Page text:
“I thought I had lost you completely,” said Sherlock. “I told myself, better than never having loved at all, but it is not true. I wished to die. I cannot go through that again. John, I also – ” he took a deep breath, “I also love you, as much as I believe I am capable of doing. I know I have nothing to offer you that you value, but I would give you whatever I can – ”
“Sherlock,” said John, feeling a great relief and happiness wash through him. “Stop talking,” and he bent down and kissed his forehead, and then, gently, his mouth.
Sherlock turned his head away. “Contagion…” he said. “You should not even be here.”
John laughed a little, rueful. “You are too weak to make me leave,” he said. “And – and if you think that I will never kiss you again, you are sadly mistaken in my intentions.”
Sherlock turned his head back, meeting John’s eyes, his expression suspicious and then softening into something like wonder.
“Not until you are on your feet, though,” said John.
“An incentive,” said Sherlock, and for the first time, he smiled at John, still half-disbelieving yet also, John thought, with the same happiness.
“John?” Sherlock’s hand carded through John’s hair. John was sitting on a footstool at Sherlock’s feet, leaning against his legs. He was supposed to be reading Sherlock the Times, but they had lapsed into silence. Two days had passed, and it was the first day that Sherlock had been allowed by the doctors to leave his bed, even if only for a chair by the window. He was becoming an increasingly irascible patient, and John was aware that he and Mrs Hudson were shamelessly indulging all of Sherlock’s wishes. He was also aware that the time when he could legitimately be by Sherlock’s side, when his mother and sister were awaiting him in Camden, was running out as Sherlock recovered.
“Mmm?” said John.
“You are still unhappy about – about your new convictions.”
John sighed. He did not want to break the easy truce they had settled into by broaching difficult subjects, although he knew it was inevitable. He heard the self-reproach in Sherlock’s tone, but he did not want to lie to him.
“It’s like – like being wounded,” he said. “It will take a while to heal.”
“And leave a scar,” said Sherlock. His hand stilled.
“Yes.” John tipped his head back against Sherlock’s leg, but could not look at him. “If you had died, four nights ago, you would have been gone. Forever. That is – for my part, my heart could not accept it, even if my brain assented. I do not know if you can understand, Sherlock. If you have never felt the security of faith, then you cannot lose it. But if you have, and then it is…torn from you, it leaves a, a void.”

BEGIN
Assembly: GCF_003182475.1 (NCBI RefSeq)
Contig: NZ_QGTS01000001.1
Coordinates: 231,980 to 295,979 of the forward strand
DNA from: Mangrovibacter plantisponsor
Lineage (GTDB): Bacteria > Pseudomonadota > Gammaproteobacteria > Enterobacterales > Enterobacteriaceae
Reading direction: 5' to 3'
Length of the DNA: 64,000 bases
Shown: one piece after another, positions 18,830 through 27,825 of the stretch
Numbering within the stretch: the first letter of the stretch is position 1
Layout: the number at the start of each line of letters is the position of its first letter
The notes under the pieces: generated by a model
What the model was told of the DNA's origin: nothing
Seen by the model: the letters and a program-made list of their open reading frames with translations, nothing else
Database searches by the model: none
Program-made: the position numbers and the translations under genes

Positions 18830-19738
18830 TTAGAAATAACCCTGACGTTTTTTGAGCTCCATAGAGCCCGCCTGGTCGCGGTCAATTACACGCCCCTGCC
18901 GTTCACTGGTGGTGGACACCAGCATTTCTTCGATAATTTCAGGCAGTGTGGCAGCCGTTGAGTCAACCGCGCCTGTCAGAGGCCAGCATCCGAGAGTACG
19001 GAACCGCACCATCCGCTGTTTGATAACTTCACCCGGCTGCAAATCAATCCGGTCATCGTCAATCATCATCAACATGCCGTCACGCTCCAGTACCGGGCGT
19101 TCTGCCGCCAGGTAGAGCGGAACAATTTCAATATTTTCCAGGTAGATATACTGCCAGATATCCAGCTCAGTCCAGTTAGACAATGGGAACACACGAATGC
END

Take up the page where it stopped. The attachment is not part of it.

“The dark speck at the heart,” Sherlock said. He was silent for a moment, then he said, haltingly. “I would like to help. I do not wish to offend you. But I have – if it would be acceptable to you, I thought that – I wanted to give you the opportunity to meet some – people who would sympathize with your position.” He stopped, as though waiting for John to interrupt.
“I do have some connections, though I socialize little in London. I wrote to some of them in particular, after we – parted – to ask if they might offer an introduction, or if they might have work for you. It was not charity, John. I was not trying to bring you back to me, I simply wished for you not to feel…so very alone, as I feared you might. I had a, umm, a kind response to my note. I went to your house to deliver the message: an excuse, of course, I wished to see for myself that you were …well. I proved too much of a coward to ask for you, however, and I did not want to leave it on the doorstep.”
“I thought I saw someone outside the house,” said John. “But that was in the middle hours of the night. A little late for delivering a letter.”
“I – hoped you had not seen me,” said Sherlock, after a pause.
“In the rain and the cold,” said John. He swivelled to look at Sherlock properly. “You will never risk your health like that again, do you hear me? No matter what the cause.”
“I cannot promise that,” said Sherlock.
“Then I will have to be there to stop you,” said John.
Sherlock reached down to pull him up, and hugged him hard, breathing into John’s neck and then kissing it, until John broke away after a moment, sitting back.
“You are not quite well yet,” he said severely. “And you were trying to speak to me of something…?”
“Hmm,” said Sherlock. “It could wait.” He reached for John again, but John shook his head, moving to sit in another chair. Sherlock scowled at him, but with the glimmer of a smile behind it. It warmed John’s heart, to see it.
“Very well. He reached into his dressing-gown pocket and took out a sealed note. “You are invited to a small supper party tomorrow night.” He passed it over.
John turned it over in his hands, frowning slightly. Then he saw the return address and his eyebrows raised.
“Sherlock – ” he said.
“You wouldn’t be out of place,” said Sherlock, quickly. “It will be a small company, and a welcoming one. People who share my – who share our beliefs. Please, John. I have reproached myself, that I did not give you her books to read, this past autumn.”
“I may be ignorant, but I have still read her books,” said John. “The whole country has read them.”
“Novels,” said Sherlock, scornful. “Her translations, of course. Feuerbach, Strauss…” He sounded almost…respectful. John’s eyebrows would have risen higher, if it were possible.
“Please,” Sherlock repeated, looking at John with what seemed to be genuine entreaty.